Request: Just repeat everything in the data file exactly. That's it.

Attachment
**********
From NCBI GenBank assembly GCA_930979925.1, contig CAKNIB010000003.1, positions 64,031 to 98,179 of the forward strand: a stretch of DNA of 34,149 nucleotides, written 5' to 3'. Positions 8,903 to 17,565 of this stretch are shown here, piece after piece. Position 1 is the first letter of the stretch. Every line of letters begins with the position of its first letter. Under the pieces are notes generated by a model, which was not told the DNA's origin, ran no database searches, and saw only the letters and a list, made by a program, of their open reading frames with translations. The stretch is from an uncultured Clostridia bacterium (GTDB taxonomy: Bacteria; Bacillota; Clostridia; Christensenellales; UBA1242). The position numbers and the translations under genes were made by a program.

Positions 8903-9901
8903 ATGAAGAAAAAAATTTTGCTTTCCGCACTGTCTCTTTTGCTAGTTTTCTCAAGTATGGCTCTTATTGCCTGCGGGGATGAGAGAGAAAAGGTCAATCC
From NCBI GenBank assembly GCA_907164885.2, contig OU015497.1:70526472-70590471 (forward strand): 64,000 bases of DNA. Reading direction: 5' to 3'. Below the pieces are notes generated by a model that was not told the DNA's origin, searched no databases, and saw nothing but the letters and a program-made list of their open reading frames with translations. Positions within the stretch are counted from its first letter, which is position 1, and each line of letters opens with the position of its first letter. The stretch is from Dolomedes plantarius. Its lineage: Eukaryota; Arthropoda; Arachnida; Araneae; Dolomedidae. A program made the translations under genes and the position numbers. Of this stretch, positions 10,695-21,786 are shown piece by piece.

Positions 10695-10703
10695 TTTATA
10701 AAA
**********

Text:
From NCBI GenBank assembly GCA_930979925.1, contig CAKNIB010000003.1, positions 64,031 to 98,179 of the forward strand: a stretch of DNA of 34,149 nucleotides, written 5' to 3'. Positions 8,903 to 17,565 of this stretch are shown here, piece after piece. Position 1 is the first letter of the stretch. Every line of letters begins with the position of its first letter. Under the pieces are notes generated by a model, which was not told the DNA's origin, ran no database searches, and saw only the letters and a list, made by a program, of their open reading frames with translations. The stretch is from an uncultured Clostridia bacterium (GTDB taxonomy: Bacteria; Bacillota; Clostridia; Christensenellales; UBA1242). The position numbers and the translations under genes were made by a program.

Positions 8903-9901
8903 ATGAAGAAAAAAATTTTGCTTTCCGCACTGTCTCTTTTGCTAGTTTTCTCAAGTATGGCTCTTATTGCCTGCGGGGATGAGAGAGAAAAGGTCAATCC
From NCBI GenBank assembly GCA_907164885.2, contig OU015497.1:70526472-70590471 (forward strand): 64,000 bases of DNA. Reading direction: 5' to 3'. Below the pieces are notes generated by a model that was not told the DNA's origin, searched no databases, and saw nothing but the letters and a program-made list of their open reading frames with translations. Positions within the stretch are counted from its first letter, which is position 1, and each line of letters opens with the position of its first letter. The stretch is from Dolomedes plantarius. Its lineage: Eukaryota; Arthropoda; Arachnida; Araneae; Dolomedidae. A program made the translations under genes and the position numbers. Of this stretch, positions 10,695-21,786 are shown piece by piece.

Positions 10695-10703
10695 TTTATA
10701 AAA